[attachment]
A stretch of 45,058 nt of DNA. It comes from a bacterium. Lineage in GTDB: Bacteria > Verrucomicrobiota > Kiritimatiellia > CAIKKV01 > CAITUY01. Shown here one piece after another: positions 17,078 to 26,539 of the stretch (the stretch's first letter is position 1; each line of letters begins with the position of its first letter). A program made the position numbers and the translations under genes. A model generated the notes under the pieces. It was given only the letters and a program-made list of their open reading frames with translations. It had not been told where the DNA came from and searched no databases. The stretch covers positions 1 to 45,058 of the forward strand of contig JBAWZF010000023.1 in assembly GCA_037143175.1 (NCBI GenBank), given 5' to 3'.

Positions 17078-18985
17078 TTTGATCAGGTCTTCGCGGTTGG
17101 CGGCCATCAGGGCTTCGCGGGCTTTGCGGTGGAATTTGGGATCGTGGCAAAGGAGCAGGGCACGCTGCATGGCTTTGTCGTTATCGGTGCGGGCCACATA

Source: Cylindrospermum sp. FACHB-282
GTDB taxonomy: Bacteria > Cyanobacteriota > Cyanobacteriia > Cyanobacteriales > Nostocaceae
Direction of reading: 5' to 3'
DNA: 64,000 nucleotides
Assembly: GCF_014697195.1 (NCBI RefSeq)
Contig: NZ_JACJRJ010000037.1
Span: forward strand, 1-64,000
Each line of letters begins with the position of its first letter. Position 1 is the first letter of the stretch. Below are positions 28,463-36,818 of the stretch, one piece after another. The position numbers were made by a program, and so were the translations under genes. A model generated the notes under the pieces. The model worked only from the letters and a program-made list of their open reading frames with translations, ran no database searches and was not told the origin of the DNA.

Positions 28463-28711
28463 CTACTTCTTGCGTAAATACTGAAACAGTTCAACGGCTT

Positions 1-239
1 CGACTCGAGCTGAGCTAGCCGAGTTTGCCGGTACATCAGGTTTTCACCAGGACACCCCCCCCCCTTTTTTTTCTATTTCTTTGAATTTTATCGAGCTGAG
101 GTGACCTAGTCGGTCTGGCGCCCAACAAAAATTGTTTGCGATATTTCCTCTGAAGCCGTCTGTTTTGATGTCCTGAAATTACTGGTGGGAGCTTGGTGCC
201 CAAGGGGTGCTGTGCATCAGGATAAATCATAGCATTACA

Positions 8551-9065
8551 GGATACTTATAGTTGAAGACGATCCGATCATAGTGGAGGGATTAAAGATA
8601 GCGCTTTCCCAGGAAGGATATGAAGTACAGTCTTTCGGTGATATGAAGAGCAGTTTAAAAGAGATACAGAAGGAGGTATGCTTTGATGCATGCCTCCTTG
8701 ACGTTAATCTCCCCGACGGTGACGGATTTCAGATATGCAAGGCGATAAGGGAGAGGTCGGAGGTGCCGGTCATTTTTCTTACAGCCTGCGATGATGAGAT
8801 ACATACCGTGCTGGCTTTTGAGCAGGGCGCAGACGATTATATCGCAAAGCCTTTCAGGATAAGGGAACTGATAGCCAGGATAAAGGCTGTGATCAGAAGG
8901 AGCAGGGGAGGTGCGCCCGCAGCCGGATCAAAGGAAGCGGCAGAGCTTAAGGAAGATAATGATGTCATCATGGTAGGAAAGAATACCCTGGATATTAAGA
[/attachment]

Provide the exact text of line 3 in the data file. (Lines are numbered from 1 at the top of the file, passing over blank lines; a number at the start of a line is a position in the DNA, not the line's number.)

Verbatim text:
17078 TTTGATCAGGTCTTCGCGGTTGG